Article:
The last six months have delivered a steady stream of ‘necessary’ pain according to the pundits. The right-sizing of the public sector and the rationalization of state-owned entities as part of a formula to deliver economic nirvana have shaken even the hardiest amongst us. This is only the beginning. Things will get worse before they get better, and people, all people, need to survive during that period between worse and better.
The challenge for the country, of course, will always be those persons who have no influence, who have no powerful friends, who have no means to move up the social ladder but by following the rules. We might think in terms of wealth, which includes physical assets and income. Income however, is the important factor, and being able to work is a potent part of the conversation. What do vendors do when they cannot sell their wares? What do reporters do when they cannot report? Where does the income come from to sustain life? This has always been the domain of the workers’ unions; at least that I have known until recently.
This period of austerity, without question in our social history, is the weakest surrender of our once formidable unions, which, as history shows, normally would have taken on the politicians on behalf of the proletariat. These are not normal times. It appears now, given that the unions were complicit in the protest of July 2017 and locked arms in solidarity with the current Government, they have surrendered their voice, effectively surrendering the people’s voice, for as there is no opposition who can speak on behalf of the workers, with any authority? Despite protestations to the contrary from some union leaders, the evidence of emasculation is there for all to see. Since we can no longer depend on action from the unions, what are the options?
Further, what does this say about the current economic reality of our beloved country and how much more inequity do we need to see before the nation’s poorest, which is the vast majority, really revolt?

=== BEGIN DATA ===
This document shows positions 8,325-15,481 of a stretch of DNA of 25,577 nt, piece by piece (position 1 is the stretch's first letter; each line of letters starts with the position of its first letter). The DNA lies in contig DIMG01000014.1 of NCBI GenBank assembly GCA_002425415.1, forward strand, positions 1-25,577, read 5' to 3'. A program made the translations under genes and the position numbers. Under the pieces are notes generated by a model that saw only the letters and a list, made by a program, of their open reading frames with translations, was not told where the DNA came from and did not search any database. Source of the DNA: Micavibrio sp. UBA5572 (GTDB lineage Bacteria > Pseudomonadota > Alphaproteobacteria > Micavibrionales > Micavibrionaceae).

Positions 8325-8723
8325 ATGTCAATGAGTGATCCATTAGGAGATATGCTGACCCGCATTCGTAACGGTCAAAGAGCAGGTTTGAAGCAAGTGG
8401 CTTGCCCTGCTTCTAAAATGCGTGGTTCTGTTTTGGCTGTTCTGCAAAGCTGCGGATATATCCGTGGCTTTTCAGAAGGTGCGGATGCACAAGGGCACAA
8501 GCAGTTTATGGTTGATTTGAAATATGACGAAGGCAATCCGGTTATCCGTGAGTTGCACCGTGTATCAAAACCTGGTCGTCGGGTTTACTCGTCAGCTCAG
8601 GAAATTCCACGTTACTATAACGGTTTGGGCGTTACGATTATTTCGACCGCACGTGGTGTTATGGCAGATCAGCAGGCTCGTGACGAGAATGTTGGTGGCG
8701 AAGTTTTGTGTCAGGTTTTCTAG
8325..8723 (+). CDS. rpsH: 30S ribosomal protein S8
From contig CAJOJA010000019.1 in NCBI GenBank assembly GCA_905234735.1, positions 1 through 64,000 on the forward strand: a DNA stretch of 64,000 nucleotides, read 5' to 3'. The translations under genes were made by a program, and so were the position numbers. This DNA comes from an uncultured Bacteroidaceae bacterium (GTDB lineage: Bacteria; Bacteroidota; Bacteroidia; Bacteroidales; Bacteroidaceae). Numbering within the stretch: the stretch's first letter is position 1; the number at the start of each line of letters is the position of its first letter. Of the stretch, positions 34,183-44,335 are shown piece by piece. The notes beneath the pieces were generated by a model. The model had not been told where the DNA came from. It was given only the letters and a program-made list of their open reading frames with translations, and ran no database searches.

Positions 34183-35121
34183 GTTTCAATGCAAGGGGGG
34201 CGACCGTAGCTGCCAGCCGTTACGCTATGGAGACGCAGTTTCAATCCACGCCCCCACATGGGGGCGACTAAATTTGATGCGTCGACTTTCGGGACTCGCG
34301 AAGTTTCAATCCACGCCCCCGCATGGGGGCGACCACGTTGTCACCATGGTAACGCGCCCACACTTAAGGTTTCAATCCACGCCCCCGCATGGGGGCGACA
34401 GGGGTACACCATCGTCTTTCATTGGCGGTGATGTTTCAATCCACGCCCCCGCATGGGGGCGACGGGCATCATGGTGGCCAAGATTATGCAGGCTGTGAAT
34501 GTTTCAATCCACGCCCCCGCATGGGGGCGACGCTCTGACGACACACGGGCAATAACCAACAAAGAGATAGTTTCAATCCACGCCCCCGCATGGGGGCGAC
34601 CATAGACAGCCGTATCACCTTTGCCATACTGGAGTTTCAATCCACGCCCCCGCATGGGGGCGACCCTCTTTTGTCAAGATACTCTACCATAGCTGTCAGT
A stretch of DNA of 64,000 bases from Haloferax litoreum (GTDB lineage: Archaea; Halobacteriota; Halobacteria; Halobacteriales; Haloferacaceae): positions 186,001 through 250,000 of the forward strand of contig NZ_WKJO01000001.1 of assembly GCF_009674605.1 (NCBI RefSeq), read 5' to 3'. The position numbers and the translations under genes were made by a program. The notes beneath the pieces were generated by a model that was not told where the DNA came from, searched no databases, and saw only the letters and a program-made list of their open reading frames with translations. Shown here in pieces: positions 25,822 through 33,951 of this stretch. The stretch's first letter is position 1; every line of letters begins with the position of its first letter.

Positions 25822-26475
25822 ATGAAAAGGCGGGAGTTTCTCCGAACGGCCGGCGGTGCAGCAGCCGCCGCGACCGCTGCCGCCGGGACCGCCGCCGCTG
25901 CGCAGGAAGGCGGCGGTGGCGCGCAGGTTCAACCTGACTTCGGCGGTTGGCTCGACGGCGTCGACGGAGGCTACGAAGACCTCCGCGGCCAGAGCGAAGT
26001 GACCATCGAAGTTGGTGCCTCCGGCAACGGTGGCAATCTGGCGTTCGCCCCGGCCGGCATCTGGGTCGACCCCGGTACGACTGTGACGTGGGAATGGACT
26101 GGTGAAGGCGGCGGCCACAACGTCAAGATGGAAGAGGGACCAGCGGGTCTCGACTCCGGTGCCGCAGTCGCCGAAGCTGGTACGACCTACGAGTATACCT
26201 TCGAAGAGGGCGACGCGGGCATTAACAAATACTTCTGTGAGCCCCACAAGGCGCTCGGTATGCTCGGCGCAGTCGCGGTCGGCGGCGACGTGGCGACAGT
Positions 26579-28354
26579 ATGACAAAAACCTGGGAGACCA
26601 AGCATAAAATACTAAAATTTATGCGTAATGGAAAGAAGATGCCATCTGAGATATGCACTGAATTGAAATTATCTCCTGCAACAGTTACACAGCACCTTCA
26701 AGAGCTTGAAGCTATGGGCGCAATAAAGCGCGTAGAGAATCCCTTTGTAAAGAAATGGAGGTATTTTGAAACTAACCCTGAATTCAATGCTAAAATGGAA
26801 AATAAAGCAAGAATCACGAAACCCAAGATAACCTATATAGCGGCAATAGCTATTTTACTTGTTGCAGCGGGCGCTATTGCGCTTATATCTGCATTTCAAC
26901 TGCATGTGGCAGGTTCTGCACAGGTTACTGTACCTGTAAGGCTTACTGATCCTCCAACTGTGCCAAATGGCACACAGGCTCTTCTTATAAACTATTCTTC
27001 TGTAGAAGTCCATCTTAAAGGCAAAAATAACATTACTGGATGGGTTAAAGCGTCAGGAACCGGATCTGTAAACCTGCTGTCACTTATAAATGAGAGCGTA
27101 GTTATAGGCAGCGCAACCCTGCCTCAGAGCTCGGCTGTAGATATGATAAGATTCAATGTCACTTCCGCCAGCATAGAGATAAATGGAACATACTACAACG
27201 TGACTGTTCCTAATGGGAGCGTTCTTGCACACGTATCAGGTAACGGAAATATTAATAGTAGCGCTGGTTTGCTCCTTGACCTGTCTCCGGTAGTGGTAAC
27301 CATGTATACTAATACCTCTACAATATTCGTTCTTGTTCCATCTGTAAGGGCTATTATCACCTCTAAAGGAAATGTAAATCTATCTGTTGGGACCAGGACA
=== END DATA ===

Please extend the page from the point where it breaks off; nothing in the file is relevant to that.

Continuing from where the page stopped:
Aristotle was the first to state that inequality triggers revolution and that was certainly the case during the French Revolution when onerous taxes on the lower and middle classes enhanced the lives of the wealthiest aristocrats. The American Revolution was also about unfairness. Remember the rallying cry: “no taxation without representation”? That was in response to Americans being taxed for the gain of British.
The key to this not happening here and now has always been our belief in upward mobility. As long as average Barbadians feel they can better their lives and rise up the social and economic ladder, they will work within the system. But, more and more, we are seeing this possibility fading.
Fortunately, we are an aspirational society, and even the poorest among us continue to dream of climbing to the next rung. As long as the power of hope remains that anyone can better their life and grab the dream, the status quo will be intact. But, how much longer is there going to be enough of the pie for a growing segment of the middle to lower classes to get a share?
George Connolly is a Finance and Technology professional.